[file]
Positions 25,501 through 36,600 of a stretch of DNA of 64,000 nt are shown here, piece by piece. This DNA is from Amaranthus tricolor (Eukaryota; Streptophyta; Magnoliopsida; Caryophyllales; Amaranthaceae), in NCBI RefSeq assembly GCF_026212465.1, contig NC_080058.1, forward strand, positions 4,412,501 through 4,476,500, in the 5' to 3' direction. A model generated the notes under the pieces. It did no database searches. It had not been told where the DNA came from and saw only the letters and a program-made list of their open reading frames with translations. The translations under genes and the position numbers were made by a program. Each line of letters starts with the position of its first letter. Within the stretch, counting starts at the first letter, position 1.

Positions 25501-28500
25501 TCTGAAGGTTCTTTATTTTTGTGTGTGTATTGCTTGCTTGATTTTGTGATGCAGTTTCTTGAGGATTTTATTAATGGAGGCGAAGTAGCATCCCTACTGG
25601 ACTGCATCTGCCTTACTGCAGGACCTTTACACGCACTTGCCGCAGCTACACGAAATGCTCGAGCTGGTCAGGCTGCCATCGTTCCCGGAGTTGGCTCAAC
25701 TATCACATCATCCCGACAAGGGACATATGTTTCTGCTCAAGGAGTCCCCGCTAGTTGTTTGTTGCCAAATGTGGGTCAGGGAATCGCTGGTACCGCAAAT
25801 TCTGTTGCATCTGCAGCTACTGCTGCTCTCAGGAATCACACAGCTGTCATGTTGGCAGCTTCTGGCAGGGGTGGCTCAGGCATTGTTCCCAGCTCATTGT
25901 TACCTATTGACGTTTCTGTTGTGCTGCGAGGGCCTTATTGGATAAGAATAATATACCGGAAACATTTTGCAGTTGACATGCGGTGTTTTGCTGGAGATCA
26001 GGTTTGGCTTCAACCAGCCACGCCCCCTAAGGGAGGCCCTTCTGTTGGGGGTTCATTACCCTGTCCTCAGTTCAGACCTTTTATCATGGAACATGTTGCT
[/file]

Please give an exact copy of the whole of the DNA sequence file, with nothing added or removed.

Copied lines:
Positions 25,501 through 36,600 of a stretch of DNA of 64,000 nt are shown here, piece by piece. This DNA is from Amaranthus tricolor (Eukaryota; Streptophyta; Magnoliopsida; Caryophyllales; Amaranthaceae), in NCBI RefSeq assembly GCF_026212465.1, contig NC_080058.1, forward strand, positions 4,412,501 through 4,476,500, in the 5' to 3' direction. A model generated the notes under the pieces. It did no database searches. It had not been told where the DNA came from and saw only the letters and a program-made list of their open reading frames with translations. The translations under genes and the position numbers were made by a program. Each line of letters starts with the position of its first letter. Within the stretch, counting starts at the first letter, position 1.

Positions 25501-28500
25501 TCTGAAGGTTCTTTATTTTTGTGTGTGTATTGCTTGCTTGATTTTGTGATGCAGTTTCTTGAGGATTTTATTAATGGAGGCGAAGTAGCATCCCTACTGG
25601 ACTGCATCTGCCTTACTGCAGGACCTTTACACGCACTTGCCGCAGCTACACGAAATGCTCGAGCTGGTCAGGCTGCCATCGTTCCCGGAGTTGGCTCAAC
25701 TATCACATCATCCCGACAAGGGACATATGTTTCTGCTCAAGGAGTCCCCGCTAGTTGTTTGTTGCCAAATGTGGGTCAGGGAATCGCTGGTACCGCAAAT
25801 TCTGTTGCATCTGCAGCTACTGCTGCTCTCAGGAATCACACAGCTGTCATGTTGGCAGCTTCTGGCAGGGGTGGCTCAGGCATTGTTCCCAGCTCATTGT
25901 TACCTATTGACGTTTCTGTTGTGCTGCGAGGGCCTTATTGGATAAGAATAATATACCGGAAACATTTTGCAGTTGACATGCGGTGTTTTGCTGGAGATCA
26001 GGTTTGGCTTCAACCAGCCACGCCCCCTAAGGGAGGCCCTTCTGTTGGGGGTTCATTACCCTGTCCTCAGTTCAGACCTTTTATCATGGAACATGTTGCT